Monday, October 13, 2014

The Catholic Church and Mexican Monarchy - Follow Up

Prince Imperial Agustin Jeronimo
The problems between the Catholic Church and the Second Mexican Empire did not seem to have ever become so bad as to be personal. The heir to the first Mexican Emperor, Iturbide, the Prince Imperial Agustin Jeronimo, volunteered to fight on behalf of the temporal power of Pope Pius IX in Italy, joining the Papal Zouaves (by that time he had served closely with Bolivar in South America and against the United States in the Mexican-American War). He approved of the formation of the Second Empire and of Emperor Maximilian adopting two of his nephews; Don Agustin and Don Salvador. Prince Agustin became titular head of the Imperial House of Mexico after the regicide of his adopted father Maximilian but he renounced his claim to the throne in order to return to Mexico and serve in the army. He gained a fair amount of support from the Catholic Church in Mexico as well as monarchists when he took the dramatic step of publicly opposing the dictatorship of President Porfirio Diaz (who would eventually be brought down by the Mexican Revolution). For that, he was arrested, served time in prison and was later exiled from the country, returning to the United States. At least some in the Church may have also had cause to wish their predecessors had acted differently at the time of the brutal anti-Catholic campaign of President Calles, founder of the Institutional Revolutionary Party (which is back in power today), which resulted in the Cristero uprising.

Interestingly, during that war, one of the (many) rumors that was floated about concerning the Cristero leader General Enrique Gorostieta was that he believed himself to be the reincarnation of General Miguel Miramon, former leader of the clerical party in Mexico and one of the generals that was executed alongside Emperor Maximilian. Princess Maria Josepha Sophia, head of the Imperial Family after the death of Prince Salvador, was also known to be a very devout Catholic. But, saving the most interesting story for last, while I know nothing of the source of the information and cannot confirm it, according to an article on the website "Comer, Viajar, Amar" in 2011 the current head of the Imperial House of Mexico, Count Maximilian von Gotzen-Iturbide was received at the Apostolic Palace in the Vatican by Pope Benedict XVI as the "rightful heir to the throne of Mexico". If that is true, at least under the previous pontificate, it seems that some in the highest echelons of the Church still recognize the Imperial Family of Mexico in spite of all their years of abandonment and exile.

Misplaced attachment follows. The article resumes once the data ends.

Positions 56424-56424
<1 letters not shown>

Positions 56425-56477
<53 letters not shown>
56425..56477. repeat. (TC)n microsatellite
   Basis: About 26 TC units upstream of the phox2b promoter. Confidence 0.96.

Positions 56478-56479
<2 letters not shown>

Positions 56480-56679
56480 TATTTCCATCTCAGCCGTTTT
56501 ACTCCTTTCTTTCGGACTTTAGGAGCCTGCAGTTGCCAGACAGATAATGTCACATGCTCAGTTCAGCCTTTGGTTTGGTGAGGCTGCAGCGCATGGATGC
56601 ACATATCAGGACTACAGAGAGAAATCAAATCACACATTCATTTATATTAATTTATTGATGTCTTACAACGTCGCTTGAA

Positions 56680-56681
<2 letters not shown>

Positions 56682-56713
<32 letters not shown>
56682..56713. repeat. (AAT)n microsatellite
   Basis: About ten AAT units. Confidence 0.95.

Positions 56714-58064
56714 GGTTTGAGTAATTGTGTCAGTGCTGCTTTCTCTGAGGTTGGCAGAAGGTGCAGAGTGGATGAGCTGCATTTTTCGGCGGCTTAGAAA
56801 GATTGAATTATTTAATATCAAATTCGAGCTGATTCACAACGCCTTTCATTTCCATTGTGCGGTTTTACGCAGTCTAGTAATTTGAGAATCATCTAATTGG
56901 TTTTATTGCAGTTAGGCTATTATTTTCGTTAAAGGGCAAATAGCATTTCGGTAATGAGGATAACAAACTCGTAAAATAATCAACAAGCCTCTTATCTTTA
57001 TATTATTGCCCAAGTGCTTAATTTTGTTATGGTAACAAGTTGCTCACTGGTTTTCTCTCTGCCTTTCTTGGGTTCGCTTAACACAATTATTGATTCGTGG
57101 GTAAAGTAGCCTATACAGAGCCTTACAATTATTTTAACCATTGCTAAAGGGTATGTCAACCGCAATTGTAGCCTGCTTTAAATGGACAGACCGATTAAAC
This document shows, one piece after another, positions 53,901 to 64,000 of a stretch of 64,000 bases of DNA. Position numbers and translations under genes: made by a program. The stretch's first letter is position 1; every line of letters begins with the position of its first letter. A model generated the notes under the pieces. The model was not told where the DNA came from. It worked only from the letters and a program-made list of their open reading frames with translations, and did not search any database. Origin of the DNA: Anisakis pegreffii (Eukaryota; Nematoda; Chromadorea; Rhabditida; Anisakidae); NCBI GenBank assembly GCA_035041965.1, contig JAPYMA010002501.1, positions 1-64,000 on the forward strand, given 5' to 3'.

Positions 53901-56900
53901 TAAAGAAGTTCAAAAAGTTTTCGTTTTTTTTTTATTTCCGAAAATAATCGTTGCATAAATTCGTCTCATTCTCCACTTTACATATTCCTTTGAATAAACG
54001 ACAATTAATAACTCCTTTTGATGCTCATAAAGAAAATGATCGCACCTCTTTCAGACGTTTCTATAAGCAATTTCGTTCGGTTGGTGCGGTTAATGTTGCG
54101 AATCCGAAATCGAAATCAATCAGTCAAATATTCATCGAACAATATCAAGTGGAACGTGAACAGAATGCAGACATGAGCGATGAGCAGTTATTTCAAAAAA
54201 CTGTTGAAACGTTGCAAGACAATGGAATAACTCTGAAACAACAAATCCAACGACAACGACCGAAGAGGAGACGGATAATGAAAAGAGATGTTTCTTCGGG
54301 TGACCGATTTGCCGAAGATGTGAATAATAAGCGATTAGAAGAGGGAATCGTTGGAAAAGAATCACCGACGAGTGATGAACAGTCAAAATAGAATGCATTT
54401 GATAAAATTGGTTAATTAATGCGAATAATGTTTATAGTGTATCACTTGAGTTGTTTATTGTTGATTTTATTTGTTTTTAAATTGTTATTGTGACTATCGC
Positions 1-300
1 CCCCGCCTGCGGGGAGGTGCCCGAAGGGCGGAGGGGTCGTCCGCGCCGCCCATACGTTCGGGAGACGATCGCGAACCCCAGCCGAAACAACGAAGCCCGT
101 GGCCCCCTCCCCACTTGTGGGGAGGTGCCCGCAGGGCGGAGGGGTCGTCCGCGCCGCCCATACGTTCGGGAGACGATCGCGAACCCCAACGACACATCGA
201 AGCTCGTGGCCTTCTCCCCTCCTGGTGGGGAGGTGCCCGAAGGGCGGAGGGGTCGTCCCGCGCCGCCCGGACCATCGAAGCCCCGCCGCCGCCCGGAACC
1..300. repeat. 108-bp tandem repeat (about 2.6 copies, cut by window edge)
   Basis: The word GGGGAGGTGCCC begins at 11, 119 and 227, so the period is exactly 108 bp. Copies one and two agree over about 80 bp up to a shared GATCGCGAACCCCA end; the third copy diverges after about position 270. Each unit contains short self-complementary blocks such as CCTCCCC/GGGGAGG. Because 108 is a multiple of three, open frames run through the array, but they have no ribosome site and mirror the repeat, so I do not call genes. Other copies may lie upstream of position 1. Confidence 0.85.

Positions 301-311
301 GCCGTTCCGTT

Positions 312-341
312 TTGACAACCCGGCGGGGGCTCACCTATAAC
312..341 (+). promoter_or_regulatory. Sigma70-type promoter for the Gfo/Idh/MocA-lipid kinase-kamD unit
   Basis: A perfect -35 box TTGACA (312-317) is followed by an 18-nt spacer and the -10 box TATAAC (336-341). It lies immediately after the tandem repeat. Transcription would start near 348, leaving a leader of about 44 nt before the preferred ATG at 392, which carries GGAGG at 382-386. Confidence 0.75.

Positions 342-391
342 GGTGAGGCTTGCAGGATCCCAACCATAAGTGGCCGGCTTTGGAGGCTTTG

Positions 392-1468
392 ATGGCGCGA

1. I know this comment is not in line with the article posted, but I was wondering if you were going to do a piece on Queen Jetsun Pema of Bhutan? Today is the 3d anniversary of the wedding between her and His Majesty the King of Bhutan.

    You've done some great articles on some rather pretty Queen consorts. Queen Jetsun Pema is arguably one of the most gorgeous royals out there.

  2. The Pope Emeritus was a big supporter of traditional authority and the sacred nature of monarchy and made a point of officially receiving a number of reigning and non-reigning royals, both Catholic and non-Catholic, so the audience with Count von Gotzen-Iturbide isn't that surprising.

    It pains me a bit to say that the current Pontiff doesn't seem to share his predecessor's views on this matter though.

    1. No, he does not. According to HIH Prince Betrand of Brazil, Pope Frank has been more pleased to receive communists at the Vatican that heads of royal houses.


    Hope it doesn't disappear. An oasis of bliss in this mad world.


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